Journalists should be allowed to conduct interviews, take photos and record video inside prison, a court has ruled in a landmark judgment that could open up public accountability of what goes on behind prison doors.

The court declared that the “law cannot be used to create a barrier between journalists and the public,” and upheld a claim by blogger Manuel Delia that his fundamental rights were breached when he was denied free access to prison and detention centres.

Delia filed the court application in September 2020 after he sought permission to visit the Corradino prison and detention centres, after Times of Malta reported that detainees were manhandled by prison warders and hosed down “like animals”.  

Before visiting the Corradino prison on September 1, 2020, Delia had asked to be granted access under reasonable conditions to those areas where migrants were being detained and also to be allowed to take photos and to check sleeping and recreational facilities, toilets and showers as well as the prison kitchen.

However, his visit - after signing a media protocol document -  was carried out under surveillance and was limited to the prison kitchen.

He was not allowed to visit certain divisions, nor granted access to the toilets, showers, cells and recreational areas.

Delia never received a reply to his request to visit detention centres.

Court: Days of 'I am the king' are over

When testifying in the proceedings, former Prison Director Alex Dalli had defended his decision to give the journalist that controlled tour saying that behind the Corradino walls “the buck stops with me.”

However, when delivering judgment on Monday, the First Hall, Civil Court in its constitutional jurisdiction observed that unfortunately there are people who cannot seem to understand that the days of “je suis le roi, je suis la loi” [‘I am the king, I am the law’] are over.

Dalli had argued that Delia did not fall within the definition of a list of special individuals who could request access to any part of the prison facilities.

Another senior prison inspector had also testified that journalists did not enjoy such privileged access, which was reserved to a special list of individuals in terms of the Prisons Act.

The court said that while it believed these officials were operating in good faith, it did not agree with such a decision based on a person’s judgment or a law that was outdated, preceding judgments delivered both by Maltese and foreign courts on such matters.

“Restrictions on freedom of expression should be dictated by common sense and reason” so as to avoid unnecessary tampering with such a right, observed Mr Justice Toni Abela.

The protocol document Delia was asked to sign had a “suffocating” and "chilling" effect on journalists wishing to report on the prison, the court said.

It only listed what the journalist “could not do”, dictated how interviews and the prison tour would be carried out and stipulated that the visit could be terminated at any time.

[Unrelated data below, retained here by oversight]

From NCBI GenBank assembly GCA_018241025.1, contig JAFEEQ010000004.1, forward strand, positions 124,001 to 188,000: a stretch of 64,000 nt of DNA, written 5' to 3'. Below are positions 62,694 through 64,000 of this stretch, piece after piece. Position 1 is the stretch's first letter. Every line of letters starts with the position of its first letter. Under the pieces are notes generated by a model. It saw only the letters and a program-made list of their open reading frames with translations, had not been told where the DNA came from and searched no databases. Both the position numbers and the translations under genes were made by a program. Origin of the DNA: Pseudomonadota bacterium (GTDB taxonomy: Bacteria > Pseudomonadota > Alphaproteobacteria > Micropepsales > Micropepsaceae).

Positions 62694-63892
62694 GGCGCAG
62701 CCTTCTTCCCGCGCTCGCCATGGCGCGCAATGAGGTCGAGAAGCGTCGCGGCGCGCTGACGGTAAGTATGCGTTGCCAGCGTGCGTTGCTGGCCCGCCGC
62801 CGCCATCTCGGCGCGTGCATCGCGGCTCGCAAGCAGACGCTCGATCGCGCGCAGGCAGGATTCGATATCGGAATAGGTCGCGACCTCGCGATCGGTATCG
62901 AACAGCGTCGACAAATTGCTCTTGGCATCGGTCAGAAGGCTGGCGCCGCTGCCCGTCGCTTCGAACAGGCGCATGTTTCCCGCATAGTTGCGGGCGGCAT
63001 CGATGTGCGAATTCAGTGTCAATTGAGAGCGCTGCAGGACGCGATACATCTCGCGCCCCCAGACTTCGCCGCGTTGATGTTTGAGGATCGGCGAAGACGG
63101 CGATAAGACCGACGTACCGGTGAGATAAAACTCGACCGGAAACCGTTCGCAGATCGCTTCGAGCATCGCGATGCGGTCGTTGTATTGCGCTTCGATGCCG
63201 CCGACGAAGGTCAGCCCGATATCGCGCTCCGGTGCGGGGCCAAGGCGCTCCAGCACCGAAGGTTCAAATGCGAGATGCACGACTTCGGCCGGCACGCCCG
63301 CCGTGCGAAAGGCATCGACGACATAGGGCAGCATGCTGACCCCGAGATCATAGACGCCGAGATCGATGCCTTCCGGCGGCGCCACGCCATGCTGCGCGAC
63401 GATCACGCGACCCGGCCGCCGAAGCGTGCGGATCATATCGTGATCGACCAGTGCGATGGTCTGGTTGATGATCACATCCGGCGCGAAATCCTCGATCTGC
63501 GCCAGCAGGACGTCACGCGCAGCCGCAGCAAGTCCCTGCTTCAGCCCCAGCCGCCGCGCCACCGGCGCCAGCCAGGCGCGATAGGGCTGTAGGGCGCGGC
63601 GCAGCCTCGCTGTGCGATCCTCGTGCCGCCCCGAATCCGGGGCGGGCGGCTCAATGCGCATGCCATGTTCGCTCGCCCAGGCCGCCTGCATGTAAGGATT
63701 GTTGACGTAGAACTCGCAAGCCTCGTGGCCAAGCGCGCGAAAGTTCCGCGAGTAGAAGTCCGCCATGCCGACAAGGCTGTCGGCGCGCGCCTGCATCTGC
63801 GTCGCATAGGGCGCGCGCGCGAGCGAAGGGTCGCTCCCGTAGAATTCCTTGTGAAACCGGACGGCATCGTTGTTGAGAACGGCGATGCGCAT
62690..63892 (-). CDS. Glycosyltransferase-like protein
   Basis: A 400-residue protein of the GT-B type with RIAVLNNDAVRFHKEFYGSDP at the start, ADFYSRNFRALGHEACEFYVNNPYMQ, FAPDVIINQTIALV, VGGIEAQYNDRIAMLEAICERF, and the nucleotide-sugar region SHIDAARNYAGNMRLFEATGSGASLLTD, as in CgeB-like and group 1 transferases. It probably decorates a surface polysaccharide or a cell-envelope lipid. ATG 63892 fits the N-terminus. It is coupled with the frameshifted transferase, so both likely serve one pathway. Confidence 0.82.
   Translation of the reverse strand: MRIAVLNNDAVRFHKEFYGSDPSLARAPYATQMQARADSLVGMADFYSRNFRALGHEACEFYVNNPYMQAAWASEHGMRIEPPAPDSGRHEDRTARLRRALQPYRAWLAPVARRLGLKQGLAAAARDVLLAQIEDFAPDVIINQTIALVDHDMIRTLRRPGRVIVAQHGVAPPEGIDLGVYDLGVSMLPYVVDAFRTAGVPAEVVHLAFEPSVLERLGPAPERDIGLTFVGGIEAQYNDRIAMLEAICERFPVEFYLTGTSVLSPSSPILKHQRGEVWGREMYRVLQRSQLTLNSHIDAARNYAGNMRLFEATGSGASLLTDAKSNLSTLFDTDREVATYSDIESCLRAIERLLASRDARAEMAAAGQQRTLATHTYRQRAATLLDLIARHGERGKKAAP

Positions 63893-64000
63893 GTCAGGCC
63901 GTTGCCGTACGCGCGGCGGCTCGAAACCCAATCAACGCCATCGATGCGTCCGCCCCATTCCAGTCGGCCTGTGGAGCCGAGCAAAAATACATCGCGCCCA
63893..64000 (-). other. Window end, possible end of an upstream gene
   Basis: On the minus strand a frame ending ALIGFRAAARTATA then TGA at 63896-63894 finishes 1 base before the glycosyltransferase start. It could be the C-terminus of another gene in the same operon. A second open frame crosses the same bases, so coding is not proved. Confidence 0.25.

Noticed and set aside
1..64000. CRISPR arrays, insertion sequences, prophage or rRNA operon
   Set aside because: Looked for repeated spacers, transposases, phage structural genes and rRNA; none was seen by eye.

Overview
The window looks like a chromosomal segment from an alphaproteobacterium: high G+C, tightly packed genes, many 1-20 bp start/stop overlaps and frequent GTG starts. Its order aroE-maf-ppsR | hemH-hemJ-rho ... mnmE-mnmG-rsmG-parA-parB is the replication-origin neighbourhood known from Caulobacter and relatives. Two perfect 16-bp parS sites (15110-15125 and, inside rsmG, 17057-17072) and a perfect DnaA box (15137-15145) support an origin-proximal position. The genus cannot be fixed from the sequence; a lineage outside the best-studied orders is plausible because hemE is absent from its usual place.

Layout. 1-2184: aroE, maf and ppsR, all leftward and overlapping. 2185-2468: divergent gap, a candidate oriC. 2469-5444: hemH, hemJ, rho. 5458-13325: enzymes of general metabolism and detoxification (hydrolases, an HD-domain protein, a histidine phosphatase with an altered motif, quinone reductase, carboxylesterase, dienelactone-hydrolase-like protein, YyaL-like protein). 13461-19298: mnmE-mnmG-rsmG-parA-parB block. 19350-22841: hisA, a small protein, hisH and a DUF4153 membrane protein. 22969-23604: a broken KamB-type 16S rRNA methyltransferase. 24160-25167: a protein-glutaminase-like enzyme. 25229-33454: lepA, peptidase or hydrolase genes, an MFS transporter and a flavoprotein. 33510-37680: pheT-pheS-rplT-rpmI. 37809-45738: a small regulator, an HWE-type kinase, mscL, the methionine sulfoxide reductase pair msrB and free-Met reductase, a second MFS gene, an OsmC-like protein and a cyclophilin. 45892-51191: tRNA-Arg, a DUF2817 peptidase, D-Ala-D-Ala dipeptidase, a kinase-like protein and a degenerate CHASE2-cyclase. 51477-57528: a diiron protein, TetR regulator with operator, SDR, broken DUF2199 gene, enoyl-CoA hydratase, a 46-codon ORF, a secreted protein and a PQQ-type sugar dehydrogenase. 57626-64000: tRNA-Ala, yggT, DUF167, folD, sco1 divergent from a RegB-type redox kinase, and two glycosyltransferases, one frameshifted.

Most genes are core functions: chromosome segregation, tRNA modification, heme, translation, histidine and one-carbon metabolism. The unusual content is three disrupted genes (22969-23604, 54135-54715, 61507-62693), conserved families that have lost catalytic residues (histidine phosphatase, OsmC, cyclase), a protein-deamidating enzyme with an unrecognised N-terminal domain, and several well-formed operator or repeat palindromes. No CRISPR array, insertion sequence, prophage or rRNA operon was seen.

Photos, interviews and videos should be allowed as long as the privacy of inmates or detainees is respected and there were no serious and compelling reasons against doing so.

What went on inside such facilities was doubtlessly a matter of public interest and Delia, spurred by media reports, had wanted to investigate to find out what was truly happening in there and whether those reports were factually correct.

Yet, to date he still had not been granted access to detention centres and no convincing explanation had been put forward for his “controlled” access to CCF, the court said.

“Authorities should not shut their doors to journalists,” went on the court, observing that such an attitude only serves to breed or strengthen doubts that some cause for investigation truly exists.

Such attitude by the state is often not to cover up its tracks (faħam miblul) but out of pique in respect of some particular journalist.

On the other hand, journalists must act objectively and in good faith.

When all was considered, the court concluded that Delia’s right to freedom of expression was breached.

The journalist had not requested a pecuniary remedy but rather one that would effectively enable him to carry out his journalistic work, observed the judge.

The court therefore ordered the prison director and the Head of Detention Centres to grant Delia access and to allow him to take photos whilst respecting the privacy of inmates and detainees.

However “for obvious reasons” the applicant was not to have access to those divisions where persons linked to the Daphne Caruana Galizia assassination were being detained.

The Home Affairs Minister, the permanent secretary and the State Advocate were declared non-suited.

Lawyers Paul Borg Olivier and Eve Borg Costanzi assisted the applicant.

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